Fast Food Workers Strike for $15 Minimum Wage: ‘We do too much’

By Zack
November 13, 2015 10:32 am Last Updated: November 15, 2015 1:04 pm

Fast food workers went on strike across the nation this week, demanding a higher minimum wage.

The workers believe they deserve $15 an hour, which New York City fast food workers are slated to start making in a couple years after a recent law from Governor Andrew Cuomo.

The main problem associated with such a leap—the current federal minimum wage is $7.25—is that many other professions that arguably take a lot more skill and hard work make less than $15 an hour.

An oft-cited example is paramedics, which was pointed out to fast food workers in Detroit. A Fox reporter asked them why they deserve to earn more than paramedics. 

“Because we do too much. We do more than we get paid,” protester Lakecha Jackson replied.

Some other professions that earn less than $15 an hour, as noted by Yahoo:

-Nursing, psychiatric, and home health aides
-Bank tellers
-Agricultural equipment operators
-Taxi drivers and chauffeurs
-Bakers
-Farmworkers and farm laborers

Another protester, Tashara Carter, said it’s very hard to live off the current minimum wage in Michigan, $8.15 an hour.

“We can’t live off minimum wage. It’s just not possible,” she said.

“A day at my job is me doing everything from running the drive-thru to washing dishes to prepping food, so it’s just a lot of work for one person to do, and I work the night shift.”

People observe a moment of silence during a rally supporting a $15-an-hour minimum wage in New York, Tuesday, Nov. 10, 2015.  Fast-food cooks and cashiers are striking today, joining home care and other workers in pressing for a more livable wage. (AP Photo/Seth Wenig)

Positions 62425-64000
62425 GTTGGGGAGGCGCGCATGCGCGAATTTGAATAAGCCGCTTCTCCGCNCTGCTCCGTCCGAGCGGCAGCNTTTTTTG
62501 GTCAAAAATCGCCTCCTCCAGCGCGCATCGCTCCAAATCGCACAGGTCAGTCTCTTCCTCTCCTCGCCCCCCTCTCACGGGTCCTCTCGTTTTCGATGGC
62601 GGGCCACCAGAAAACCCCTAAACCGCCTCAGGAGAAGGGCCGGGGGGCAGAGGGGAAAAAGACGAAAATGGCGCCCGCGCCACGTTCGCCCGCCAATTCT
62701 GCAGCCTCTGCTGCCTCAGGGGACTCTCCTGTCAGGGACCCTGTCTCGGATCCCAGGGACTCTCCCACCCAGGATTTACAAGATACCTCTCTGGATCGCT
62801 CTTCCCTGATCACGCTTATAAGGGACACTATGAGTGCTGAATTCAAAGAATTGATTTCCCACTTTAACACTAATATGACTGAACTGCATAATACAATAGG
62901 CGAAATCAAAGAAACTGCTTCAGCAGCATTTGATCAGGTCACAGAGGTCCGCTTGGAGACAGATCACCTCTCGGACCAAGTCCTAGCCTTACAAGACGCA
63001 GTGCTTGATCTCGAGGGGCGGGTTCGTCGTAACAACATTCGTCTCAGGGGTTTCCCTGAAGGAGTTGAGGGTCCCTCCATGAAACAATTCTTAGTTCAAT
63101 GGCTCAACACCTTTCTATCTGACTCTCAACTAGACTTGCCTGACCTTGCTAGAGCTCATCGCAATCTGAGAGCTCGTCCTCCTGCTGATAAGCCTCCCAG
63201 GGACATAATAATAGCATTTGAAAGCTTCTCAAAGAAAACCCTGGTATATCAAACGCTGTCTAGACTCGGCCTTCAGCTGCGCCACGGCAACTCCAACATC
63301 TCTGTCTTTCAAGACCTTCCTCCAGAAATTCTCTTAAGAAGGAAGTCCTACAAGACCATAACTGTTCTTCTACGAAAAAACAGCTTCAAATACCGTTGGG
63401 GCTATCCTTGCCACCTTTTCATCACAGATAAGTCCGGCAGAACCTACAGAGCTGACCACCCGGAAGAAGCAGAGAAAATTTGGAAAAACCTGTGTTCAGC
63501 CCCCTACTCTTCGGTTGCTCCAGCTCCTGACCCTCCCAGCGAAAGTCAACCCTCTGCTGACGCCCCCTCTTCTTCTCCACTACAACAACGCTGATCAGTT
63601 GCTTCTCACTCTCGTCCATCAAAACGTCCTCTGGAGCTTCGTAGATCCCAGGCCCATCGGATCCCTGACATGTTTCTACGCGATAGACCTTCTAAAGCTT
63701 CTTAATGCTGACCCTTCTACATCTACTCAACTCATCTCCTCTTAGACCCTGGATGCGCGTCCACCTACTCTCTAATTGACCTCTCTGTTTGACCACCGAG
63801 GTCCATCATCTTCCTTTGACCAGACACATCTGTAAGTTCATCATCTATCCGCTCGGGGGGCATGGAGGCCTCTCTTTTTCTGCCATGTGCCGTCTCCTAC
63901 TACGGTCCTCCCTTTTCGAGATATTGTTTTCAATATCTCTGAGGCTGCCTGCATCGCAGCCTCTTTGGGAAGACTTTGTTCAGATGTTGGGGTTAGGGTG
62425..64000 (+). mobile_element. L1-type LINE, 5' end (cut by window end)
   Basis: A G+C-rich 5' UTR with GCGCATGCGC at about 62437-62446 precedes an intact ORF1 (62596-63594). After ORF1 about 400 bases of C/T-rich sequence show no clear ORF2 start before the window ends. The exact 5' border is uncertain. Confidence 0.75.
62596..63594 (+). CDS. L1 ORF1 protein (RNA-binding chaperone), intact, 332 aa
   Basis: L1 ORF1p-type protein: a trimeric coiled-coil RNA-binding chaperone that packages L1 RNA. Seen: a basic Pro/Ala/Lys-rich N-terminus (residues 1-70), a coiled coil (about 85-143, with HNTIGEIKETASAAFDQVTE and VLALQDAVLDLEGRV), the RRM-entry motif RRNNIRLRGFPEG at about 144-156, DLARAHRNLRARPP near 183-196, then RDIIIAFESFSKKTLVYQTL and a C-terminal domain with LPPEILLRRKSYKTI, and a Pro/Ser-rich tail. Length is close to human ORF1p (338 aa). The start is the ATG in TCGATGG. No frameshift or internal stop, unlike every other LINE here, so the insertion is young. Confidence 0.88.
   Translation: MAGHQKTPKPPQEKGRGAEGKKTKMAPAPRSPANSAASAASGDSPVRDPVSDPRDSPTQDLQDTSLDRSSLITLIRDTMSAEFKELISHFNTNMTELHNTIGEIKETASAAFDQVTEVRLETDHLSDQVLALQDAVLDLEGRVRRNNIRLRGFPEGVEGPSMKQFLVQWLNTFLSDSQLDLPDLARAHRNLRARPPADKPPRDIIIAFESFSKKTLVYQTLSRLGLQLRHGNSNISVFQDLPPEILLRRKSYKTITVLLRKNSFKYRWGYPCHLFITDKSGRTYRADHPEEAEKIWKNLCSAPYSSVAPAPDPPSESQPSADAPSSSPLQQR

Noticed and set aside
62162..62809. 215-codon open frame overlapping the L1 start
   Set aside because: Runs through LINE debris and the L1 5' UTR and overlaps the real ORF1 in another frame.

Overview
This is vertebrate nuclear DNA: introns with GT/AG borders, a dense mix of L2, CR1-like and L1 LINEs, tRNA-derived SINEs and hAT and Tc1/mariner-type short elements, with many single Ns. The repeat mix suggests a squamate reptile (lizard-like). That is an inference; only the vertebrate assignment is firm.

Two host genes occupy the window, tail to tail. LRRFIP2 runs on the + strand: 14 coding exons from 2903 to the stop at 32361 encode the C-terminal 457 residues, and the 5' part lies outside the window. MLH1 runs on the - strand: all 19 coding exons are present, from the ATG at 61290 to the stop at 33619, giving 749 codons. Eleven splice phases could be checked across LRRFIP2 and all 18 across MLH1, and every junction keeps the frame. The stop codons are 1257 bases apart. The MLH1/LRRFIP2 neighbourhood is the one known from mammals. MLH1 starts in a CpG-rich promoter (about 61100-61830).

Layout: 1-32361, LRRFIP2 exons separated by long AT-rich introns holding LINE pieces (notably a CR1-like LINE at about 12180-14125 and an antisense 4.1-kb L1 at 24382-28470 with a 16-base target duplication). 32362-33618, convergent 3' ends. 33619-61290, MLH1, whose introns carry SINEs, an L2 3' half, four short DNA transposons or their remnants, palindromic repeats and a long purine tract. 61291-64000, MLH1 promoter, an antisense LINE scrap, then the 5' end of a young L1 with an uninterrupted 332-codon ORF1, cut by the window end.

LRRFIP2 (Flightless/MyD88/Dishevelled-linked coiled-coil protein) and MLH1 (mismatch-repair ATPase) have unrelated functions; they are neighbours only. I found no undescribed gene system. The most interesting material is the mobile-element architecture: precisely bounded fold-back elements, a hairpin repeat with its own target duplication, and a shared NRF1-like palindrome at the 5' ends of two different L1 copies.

People observe a moment of silence during a rally supporting a $15-an-hour minimum wage in New York, Tuesday, Nov. 10, 2015. Fast-food cooks and cashiers are striking today, joining home care and other workers in pressing for a more livable wage. (AP Photo/Seth Wenig)

The walkout of work took place in an estimated 270 cities across the United States.

Several thousand workers marched in Los Angeles, including home care and child care workers. The L.A. City Council has already approved a law that will raise the minimum wage to $15 an hour by 2020.

Joanna Morales, 24, who has worked at McDonald’s for two years, says an increase in pay would help her move out of her parent’s house.

“It would give security and stability,” she told the Los Angeles Times. “I would also like to go back to school.”